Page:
What is an Early Repayment Charge?

Find out what an early repayment charge is and how it might affect your mortgage repayments

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Home Mortgage Repayments What Is An Early Repayment Charge?
Pete Mugleston

Author: Pete Mugleston

Mortgage Advisor, MD

Updated: May 8, 2024

If you’re thinking of making overpayments on your mortgage, you have to consider early repayment charges (ERCs).

You might also be affected by ERCs if you remortgage with lenders sometimes inserting them into a new deal, especially if you switched lenders.

In this article, we’ll look at what ERCs are, how they can affect your repayments and some ways you can mitigate their impact.

What is an early repayment charge?

An early repayment charge (ERC) is a penalty your lender might apply if you overpay on your mortgage. This often happens if you overpay by more than they allow or pay off the whole loan before your term ends.

Lenders apply ERCs to make up for the lost interest they would have had if you hadn’t repaid early. ERCs typically apply to fixed-rate mortgages, tracker mortgages and discount mortgages, where the lender would expect to receive a certain amount of interest over a set period.

When might you pay an early repayment charge?

The most common scenarios in which you might pay an ERC is if you pay off your mortgage sooner than expected or you overpay too much for one month. Below are some common reasons you might receive an ERC.

  • Overpayments on your mortgage: Most mortgage lenders allow you to overpay a little each year, typically 10% or lower. If you go over this amount, you’re likely to receive an ERC.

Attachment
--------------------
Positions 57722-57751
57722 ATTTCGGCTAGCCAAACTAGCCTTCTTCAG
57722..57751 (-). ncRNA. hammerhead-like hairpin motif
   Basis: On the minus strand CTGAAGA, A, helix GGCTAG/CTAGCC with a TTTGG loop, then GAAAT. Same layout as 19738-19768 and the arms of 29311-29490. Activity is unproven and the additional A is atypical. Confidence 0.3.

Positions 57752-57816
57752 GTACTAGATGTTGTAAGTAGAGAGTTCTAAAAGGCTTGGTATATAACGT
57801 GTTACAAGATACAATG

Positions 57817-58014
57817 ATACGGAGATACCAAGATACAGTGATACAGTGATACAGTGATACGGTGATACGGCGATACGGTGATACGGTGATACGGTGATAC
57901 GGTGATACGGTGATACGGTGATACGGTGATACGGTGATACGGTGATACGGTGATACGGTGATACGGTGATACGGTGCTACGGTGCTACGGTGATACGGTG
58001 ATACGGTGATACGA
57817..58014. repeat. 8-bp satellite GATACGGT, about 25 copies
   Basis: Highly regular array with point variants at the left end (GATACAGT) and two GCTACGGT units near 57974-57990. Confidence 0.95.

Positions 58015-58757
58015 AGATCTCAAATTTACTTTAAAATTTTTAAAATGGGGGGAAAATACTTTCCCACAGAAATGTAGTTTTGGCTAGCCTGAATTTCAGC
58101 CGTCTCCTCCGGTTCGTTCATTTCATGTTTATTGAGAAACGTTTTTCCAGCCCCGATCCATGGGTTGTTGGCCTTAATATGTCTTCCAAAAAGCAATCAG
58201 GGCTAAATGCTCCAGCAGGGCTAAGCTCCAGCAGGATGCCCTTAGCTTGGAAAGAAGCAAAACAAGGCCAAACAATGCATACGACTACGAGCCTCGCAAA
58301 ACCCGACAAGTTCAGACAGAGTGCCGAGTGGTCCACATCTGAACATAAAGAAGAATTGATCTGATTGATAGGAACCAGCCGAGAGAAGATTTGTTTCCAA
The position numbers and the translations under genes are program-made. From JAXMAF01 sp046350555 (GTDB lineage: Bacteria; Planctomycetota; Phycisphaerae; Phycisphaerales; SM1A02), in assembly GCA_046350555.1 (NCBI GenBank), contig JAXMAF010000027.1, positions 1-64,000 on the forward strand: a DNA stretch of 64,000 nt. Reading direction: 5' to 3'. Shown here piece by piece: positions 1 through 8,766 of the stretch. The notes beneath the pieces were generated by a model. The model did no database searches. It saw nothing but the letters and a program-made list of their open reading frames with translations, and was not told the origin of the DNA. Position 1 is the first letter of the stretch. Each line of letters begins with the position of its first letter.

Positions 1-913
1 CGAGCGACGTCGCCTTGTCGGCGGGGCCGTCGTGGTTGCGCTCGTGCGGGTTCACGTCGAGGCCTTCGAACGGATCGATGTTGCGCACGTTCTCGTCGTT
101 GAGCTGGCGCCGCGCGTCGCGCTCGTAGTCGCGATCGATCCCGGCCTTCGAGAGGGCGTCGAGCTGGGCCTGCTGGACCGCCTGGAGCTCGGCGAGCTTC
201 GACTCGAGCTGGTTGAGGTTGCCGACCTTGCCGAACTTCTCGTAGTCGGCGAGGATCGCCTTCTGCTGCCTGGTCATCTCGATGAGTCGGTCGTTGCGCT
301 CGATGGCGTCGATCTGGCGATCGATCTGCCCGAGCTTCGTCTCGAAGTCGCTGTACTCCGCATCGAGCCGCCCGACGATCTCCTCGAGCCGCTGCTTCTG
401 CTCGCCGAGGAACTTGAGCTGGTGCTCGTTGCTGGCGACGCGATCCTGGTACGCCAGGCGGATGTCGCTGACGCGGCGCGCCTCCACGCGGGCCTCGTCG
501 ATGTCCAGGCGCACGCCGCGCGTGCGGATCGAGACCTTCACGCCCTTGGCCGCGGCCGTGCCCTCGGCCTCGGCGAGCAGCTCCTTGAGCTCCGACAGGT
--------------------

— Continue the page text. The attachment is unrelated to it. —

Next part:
• Repaying your mortgage early: This is one of the most common times when you’d receive an ERC. This is because the lender won’t receive the anticipated interest if you pay off the mortgage before the end of your term.
  • Remortgaging to a new lender: If you decide to remortgage onto a new deal with a different lender before the end of your current term, your current lender will likely charge an ERC. An easy way to avoid this is to wait until the end of your mortgage term to remortgage.
  • Switching mortgage products with the same lender: You might also incur an ERC if you switch products with your current lender, for example from a fixed-rate to a tracker mortgage. This is because lenders want to recover the interest they might lose from the expected interest.
  • Selling your property: If you sell your property because of a relocation or to move to a new place, an ERC might apply once your deal is terminated.

How much does an early repayment charge cost?

An ERC typically costs between 1% and 5% of the remainder of what you owe on your mortgage agreement. This might not sound like much, but depending on the amount you still owe, it could be a considerable sum.

For example, if you have an outstanding balance of £250,000 on your mortgage, a 1% charge will result in you paying £2,500. Another thing to consider is that the percentage often decreases the longer you’ve had your deal.

So if you had £100,000 left on your mortgage balance with a 3% ERC for the first year, you’d pay £3,000. But if it decreases to 1% after two years, the charge would now be £1,000. In some cases, a fee might not apply after a set number of years on your current deal, so it’s worth checking the fine print before considering making an ERC.

How to avoid paying an early repayment charge

While ERCs apply to most mortgages, there are ways you can avoid paying them. Some of them are listed below:

  • Get a mortgage without charges: This is the simplest way to avoid charges, but there are caveats. If you’re a first-time buyer, you’re unlikely to get a mortgage without ERCs. However, some fixed-rate mortgages don’t have ERCs and you can negotiate this with your lender.